I have lived in California more than 20 years at present count, yet I had no idea there were volcanic craters in Southern California just lying around on the side of the road in the middle of 27 square miles … Continue reading

Road Trippin – Tucson

My husband and I have never seen Austin, TX but have heard all about it, so we finally made the decision to go see it for ourselves! I decided to drive from San Diego plotting my route to maximize photo opportunities and meeting my husband’s flight in Austin where we will stay for a week. So far it’s been an easy, fun, relaxing and rewarding trip.  My first night was in Tucson where I visited the well know St Phillips of the Hills church. An historic and very beautiful church akin to many of the Missions you see up and down the coast of California built under the direction of Father Junipero Serra.  This first installment highlights a few of my favorites from the church and surrounding Tucson area.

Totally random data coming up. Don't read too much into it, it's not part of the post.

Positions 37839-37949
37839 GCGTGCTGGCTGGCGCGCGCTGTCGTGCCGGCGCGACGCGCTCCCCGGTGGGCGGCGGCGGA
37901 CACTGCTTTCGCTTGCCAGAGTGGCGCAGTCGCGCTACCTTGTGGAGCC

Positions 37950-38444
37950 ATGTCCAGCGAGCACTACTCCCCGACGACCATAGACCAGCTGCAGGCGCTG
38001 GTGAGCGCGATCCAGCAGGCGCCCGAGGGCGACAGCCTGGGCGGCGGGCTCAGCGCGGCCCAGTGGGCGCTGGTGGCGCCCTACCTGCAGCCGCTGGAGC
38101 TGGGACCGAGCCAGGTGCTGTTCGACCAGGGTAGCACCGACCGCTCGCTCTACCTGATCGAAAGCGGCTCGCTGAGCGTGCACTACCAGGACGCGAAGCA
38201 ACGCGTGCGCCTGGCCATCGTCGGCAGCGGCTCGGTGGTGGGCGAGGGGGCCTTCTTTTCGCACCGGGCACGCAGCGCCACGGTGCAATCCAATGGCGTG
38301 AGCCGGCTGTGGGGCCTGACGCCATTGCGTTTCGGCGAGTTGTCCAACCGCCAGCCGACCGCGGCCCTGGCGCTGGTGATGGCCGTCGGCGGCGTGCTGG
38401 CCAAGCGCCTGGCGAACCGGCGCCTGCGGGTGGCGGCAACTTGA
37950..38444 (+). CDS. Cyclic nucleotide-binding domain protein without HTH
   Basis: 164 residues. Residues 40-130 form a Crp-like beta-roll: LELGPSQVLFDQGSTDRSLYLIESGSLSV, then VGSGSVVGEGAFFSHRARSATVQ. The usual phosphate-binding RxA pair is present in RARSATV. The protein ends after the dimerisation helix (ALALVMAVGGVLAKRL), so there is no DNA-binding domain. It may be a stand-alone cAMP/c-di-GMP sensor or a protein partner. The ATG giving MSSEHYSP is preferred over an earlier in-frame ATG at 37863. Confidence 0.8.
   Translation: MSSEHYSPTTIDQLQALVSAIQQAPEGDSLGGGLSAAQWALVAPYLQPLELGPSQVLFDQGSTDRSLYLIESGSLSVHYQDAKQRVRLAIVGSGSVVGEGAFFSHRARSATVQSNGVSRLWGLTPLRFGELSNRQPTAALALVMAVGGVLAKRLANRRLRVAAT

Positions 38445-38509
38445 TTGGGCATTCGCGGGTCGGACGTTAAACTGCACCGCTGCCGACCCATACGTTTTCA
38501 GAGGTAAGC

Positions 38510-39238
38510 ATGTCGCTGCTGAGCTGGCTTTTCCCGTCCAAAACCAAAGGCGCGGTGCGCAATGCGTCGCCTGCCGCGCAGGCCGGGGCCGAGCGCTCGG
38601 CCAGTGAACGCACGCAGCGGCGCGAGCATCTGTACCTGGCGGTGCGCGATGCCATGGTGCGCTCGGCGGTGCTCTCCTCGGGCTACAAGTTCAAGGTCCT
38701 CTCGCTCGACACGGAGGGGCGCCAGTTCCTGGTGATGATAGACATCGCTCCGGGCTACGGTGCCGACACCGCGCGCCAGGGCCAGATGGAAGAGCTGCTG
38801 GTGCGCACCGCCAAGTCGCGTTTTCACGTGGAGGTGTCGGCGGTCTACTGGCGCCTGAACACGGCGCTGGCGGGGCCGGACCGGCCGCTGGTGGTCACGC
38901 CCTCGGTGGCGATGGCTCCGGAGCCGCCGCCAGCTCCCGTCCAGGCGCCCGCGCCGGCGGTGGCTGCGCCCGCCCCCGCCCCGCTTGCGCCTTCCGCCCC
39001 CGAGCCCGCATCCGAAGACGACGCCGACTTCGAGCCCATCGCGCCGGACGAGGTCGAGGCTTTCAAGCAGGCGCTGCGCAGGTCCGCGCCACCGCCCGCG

St Phillips of the Hills Church Door

Bird nest in a Cactus

Night Time is the Right Time – Part 2

Inspired by an article I read and a visit from two of my nieces which landed me in downtown San Diego very late into the night I took this series of the Gaslamp district and part of San Diego’s waterfront after dark. Enjoy!

All photos copyright MScott-Photography.com and are for sale.

For archival prints MScott-Photography.com

Night Time is the Right Time – Part 1

Inspired by an article I read on Tuts and a visit from two of my nieces which landed me in downtown San Diego very late into the night I took this series of the Gaslamp district and part of San Diego’s waterfront after dark. Enjoy!

More can be found at MScott-Photography.com including archival prints, cards and boxed sets.All photos copyright MScott-Photography.com

USS Midway

Coronado Bridge

Thanks Spain!